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  1. Makes sense. A simple way to differentiate between which playlist is the 'premier' and still allow ranks for many playlist is the depth of the leaderboards provided.
  2. This was just under a decade ago. Halo didn't really have competition then. It does now.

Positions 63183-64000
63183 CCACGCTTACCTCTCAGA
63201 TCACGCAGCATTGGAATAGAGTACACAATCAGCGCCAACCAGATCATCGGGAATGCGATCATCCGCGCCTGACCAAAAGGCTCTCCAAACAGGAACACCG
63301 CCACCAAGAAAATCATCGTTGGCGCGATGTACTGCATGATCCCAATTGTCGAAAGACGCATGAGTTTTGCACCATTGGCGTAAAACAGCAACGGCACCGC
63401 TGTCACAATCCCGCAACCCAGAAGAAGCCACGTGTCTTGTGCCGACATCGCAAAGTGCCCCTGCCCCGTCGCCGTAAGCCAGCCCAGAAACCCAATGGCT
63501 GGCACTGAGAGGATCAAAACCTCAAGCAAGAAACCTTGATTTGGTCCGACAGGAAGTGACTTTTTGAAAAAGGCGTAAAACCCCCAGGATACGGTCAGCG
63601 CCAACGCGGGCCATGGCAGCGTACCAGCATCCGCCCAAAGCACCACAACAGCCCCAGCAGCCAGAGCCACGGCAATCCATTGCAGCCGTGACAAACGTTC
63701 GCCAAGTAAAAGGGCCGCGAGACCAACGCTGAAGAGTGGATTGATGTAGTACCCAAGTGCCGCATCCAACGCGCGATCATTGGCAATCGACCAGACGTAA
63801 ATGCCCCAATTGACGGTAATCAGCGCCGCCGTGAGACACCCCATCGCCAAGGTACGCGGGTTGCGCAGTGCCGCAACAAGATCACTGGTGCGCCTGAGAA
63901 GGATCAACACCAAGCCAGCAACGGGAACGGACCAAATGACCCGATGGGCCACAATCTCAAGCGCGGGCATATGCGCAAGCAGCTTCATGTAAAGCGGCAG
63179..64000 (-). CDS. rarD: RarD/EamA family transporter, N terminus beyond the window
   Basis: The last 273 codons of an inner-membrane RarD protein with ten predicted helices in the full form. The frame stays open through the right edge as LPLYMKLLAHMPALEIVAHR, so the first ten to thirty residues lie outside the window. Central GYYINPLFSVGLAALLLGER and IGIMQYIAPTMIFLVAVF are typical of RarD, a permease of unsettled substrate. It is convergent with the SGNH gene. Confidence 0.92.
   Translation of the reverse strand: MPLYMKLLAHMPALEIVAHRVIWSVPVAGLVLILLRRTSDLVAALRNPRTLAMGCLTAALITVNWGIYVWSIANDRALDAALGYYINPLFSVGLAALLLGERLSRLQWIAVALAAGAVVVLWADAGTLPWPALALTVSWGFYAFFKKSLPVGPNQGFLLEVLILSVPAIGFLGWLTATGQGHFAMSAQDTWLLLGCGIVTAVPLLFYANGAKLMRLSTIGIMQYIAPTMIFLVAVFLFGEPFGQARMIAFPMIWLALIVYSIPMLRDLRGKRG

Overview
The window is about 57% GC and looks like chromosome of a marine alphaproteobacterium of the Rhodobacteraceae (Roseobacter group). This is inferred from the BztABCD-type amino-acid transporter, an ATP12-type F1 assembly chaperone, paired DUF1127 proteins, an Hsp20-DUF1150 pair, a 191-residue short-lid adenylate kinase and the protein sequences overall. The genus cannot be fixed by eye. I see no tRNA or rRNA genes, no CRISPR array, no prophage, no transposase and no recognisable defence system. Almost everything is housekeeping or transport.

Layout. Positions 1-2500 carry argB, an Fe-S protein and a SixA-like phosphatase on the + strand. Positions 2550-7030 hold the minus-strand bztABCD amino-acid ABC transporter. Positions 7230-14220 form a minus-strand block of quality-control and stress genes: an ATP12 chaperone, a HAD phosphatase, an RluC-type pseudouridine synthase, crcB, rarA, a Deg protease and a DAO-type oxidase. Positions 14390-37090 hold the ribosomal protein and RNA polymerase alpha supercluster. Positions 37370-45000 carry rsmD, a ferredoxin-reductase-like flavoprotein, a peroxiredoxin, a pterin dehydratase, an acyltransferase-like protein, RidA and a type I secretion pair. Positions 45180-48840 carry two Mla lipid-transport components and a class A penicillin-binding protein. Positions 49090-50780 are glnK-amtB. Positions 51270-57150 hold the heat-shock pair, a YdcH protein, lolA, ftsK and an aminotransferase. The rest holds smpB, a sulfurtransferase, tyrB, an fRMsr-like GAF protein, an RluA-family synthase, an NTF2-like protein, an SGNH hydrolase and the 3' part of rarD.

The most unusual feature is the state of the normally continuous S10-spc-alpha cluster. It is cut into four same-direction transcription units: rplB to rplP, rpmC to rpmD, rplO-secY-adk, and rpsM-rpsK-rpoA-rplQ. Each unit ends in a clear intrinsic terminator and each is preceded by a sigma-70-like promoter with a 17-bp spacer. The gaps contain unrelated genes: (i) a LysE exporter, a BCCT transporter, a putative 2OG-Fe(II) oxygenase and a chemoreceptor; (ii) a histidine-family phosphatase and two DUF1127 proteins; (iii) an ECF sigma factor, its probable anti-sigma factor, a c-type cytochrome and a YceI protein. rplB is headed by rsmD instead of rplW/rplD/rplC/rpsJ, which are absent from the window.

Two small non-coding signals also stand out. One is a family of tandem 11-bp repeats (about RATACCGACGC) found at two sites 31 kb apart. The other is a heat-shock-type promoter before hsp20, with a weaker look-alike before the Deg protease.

3. You're very right. But modern games are simply very different to how games were back during the days of Halo 2/3/Reach. We see games like CS:GO and Overwatch gaining and maintaining massive popularity while games that don't particularly 'specialise' being given much praise for the variety that they offer but falling off the radar relatively quickly. Most certainly there are many factors that impact this trend, but one thing to note is that games which maintain a large following and maintains a playerbase for long periods of time almost always have a dedicated competitive experience and a core, premier game mode identical at all levels of play. The moment the playerbase begins to drop, it becomes a cycle of exponential losses as players see that popularity decreases and hence decide to stop playing the game themselves. I'm not saying that we should cut off everything other than the core experience of Halo - I know that's basically akin to killing off Halo entirely. But there's a reason why existing major competitive games are also the games which possess the largest and longest lasting player populations, and for Halo to succeed and to compete against them, it needs to find the key points of those games' successes and emulate them. As an additional note, I'd like to draw a parallel between Halo and CS:GO. CS:GO's premier game mode is it's 5v5, round based bomb defusal game mode. Basically all players know exactly what it is, how it works, and play it fairly regularly. However, there are many other modes of play (Which are not ranked modes) which are all very well populated - because the game has such a large following - much like Halo. There are tons of maps which are made by players - some of which are placed into official matchmaking during certain time periods - much like Halo. And there is a server browser with many, many player hosted servers, some of which are run to emulate the competitive game modes and some of which run wacky, player-made, non-competitive game modes as well - much like Halo, now that it has a custom game browser. In essence, it's proof that a FPS game can possess a premier, core game mode that is pushed by the developer to be the 'main' thing, yet still provide so many other different modes of play, some created by the developer and some run completely by players. This system works. See above: A developer can push for a single premier mode while still offering many different styles of play, casual and competitive. Furthermore: I think competitive players are, in general, the ones who will most commonly play the longest and play the most - they're the ones who keep the player population count up, as they're the ones who will keep coming back and keep grinding. Of course there are exceptions, but it's part of the reason why I think having a really polished competitive game mode is so important - it hooks players. This prevents the problem I mentioned above where decreases in the player population encourages even more of the same to happen. In fact, it could lead to the opposite to happen - the more players who get hooked, the greater the population, and hence the more enticing the hook becomes. 1) How does the comparison show this? Please explain. 2) I do agree that the communities of those games are more interested in the competitive aspect, but that's because the developers pushed for it to be so. The majority of fans being interested in the competitive aspect of the game isn't a reason to push for a core, premier game mode - rather, it is a consequence. Players are pushed and rewarded to play the exact same game mode as pro players in the competitive circuit and hence gain understanding as well as interest in the pro scenes themselves. Someone said earlier that the majority of LoL players do not play ranked but instead play normals. That's true - but nonetheless normals is identical to the core mode itself, and regardless of what the 'majority' plays, Riot (League's developer) continually pushes, refines, and incentivises the ranked game mode, because they know that doing so will only lead to a positive impact on the game in the long run. No. But that's what both sides want fixed!